CC-BY 4.0 · J Brachial Plex Peripher Nerve Inj 2017; 12(01): e17-e20
DOI: 10.1055/s-0037-1608624
Original Contribution
Georg Thieme Verlag KG Stuttgart · New York

Direct Nerve Sutures in (Extended) Upper Obstetric Brachial Plexus Repair

J. Bahm
1  Euregio Reconstructive Microsurgery Unit, Franziskushospital Aachen, Aachen, Germany
,
A. Gkotsi
2  Department of Orthopaedics and Traumatology, Université Libre de Bruxelles, Erasme University Hospital, Brussels, Belgium
,
S. Bouslama
1  Euregio Reconstructive Microsurgery Unit, Franziskushospital Aachen, Aachen, Germany
,
W. El-kazzi
2  Department of Orthopaedics and Traumatology, Université Libre de Bruxelles, Erasme University Hospital, Brussels, Belgium
,
F. Schuind
2  Department of Orthopaedics and Traumatology, Université Libre de Bruxelles, Erasme University Hospital, Brussels, Belgium
› Author Affiliations
Further Information

Publication History

28 March 2017

15 September 2017

Publication Date:
09 November 2017 (online)

Abstract

Background In rare, selected cases of severe (extended) upper obstetric brachial plexus palsy (OBPP), after supraclavicular exposure and distal mobilization of the traumatized trunks and careful neuroma excision, we decided to perform direct nerve coaptation with tolerable tension and immobilized the affected arm positioned in adduction and 90-degree elbow flexion for three weeks.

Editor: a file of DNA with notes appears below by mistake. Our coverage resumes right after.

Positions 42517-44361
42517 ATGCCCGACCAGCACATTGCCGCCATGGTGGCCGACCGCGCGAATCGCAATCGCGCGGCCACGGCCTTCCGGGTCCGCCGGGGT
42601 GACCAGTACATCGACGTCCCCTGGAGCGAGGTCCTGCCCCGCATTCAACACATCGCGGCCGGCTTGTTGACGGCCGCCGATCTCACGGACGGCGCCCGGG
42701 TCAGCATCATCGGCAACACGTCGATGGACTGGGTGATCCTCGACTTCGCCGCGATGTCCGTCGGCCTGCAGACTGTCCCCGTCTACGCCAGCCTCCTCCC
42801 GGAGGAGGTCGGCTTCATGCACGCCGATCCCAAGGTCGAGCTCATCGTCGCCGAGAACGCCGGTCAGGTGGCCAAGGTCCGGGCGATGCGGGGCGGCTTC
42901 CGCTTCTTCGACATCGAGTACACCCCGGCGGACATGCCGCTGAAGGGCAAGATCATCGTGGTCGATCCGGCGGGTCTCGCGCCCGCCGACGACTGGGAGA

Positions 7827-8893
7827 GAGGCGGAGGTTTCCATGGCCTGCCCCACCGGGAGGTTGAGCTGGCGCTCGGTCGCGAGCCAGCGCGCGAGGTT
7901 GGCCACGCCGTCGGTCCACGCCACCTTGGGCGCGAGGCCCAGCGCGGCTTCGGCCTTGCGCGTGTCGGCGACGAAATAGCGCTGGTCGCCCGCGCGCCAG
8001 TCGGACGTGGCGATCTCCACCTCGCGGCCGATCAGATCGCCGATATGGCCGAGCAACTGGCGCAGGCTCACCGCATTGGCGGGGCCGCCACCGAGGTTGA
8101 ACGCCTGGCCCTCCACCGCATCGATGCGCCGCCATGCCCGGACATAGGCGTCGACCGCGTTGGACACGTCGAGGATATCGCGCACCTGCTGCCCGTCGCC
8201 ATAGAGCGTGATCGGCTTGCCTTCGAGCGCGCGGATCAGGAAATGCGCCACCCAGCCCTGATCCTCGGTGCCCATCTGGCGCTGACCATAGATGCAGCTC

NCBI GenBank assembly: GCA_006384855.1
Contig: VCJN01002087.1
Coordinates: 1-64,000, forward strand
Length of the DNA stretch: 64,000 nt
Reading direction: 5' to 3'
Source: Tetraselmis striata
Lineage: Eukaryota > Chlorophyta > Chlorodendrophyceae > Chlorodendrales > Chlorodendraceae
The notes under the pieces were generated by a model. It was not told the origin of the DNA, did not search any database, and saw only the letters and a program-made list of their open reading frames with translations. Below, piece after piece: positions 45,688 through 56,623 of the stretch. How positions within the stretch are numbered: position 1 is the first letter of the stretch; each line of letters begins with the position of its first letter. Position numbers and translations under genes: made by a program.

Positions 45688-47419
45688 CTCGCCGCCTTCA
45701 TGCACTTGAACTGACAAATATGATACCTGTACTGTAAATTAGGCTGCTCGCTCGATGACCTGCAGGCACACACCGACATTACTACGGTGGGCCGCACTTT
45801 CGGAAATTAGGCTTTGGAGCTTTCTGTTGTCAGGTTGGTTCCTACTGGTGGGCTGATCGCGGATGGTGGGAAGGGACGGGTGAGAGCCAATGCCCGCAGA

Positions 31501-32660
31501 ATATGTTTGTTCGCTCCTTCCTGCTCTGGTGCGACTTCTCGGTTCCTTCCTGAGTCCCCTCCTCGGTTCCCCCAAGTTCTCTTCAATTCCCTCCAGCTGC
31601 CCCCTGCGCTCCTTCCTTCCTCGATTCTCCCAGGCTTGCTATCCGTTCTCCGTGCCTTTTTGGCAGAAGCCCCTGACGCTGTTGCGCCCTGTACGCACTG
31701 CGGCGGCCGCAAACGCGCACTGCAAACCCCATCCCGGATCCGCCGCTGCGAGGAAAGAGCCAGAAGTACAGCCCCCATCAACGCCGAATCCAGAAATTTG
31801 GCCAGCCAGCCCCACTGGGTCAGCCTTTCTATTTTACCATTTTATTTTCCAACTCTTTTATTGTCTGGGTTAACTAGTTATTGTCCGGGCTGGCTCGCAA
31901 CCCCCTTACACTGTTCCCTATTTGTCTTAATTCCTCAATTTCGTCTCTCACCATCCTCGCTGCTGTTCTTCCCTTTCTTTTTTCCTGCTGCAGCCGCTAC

Objectives We present our surgical technique and preliminary results in a prospective open patient series, including 22 patients (14 right and 8 left side affected) between 2009 and 2016, operated at a mean age of 8.4 months.

Methods Analysis of functional results after a minimum of 18 months was conducted using the British Medical Research Council (BMRC) scale.

Results All children reached 60–90° of elbow flexion and 75° of shoulder abduction at already six months after surgery. For those patients having already passed one year post surgery, the mean active shoulder abduction reached 92°, and for those who past the 18 months 124°. We discuss the actual knowledge about nerve coaptation under “reasonable” tension including its advantages and drawbacks.

Conclusion This technique may be indicated in preoperatively selected cases of (extended) upper OBPP and may give good functional results.

Note

This research received no specific grant from any funding agency in the public, commercial, or not-for-profit sectors.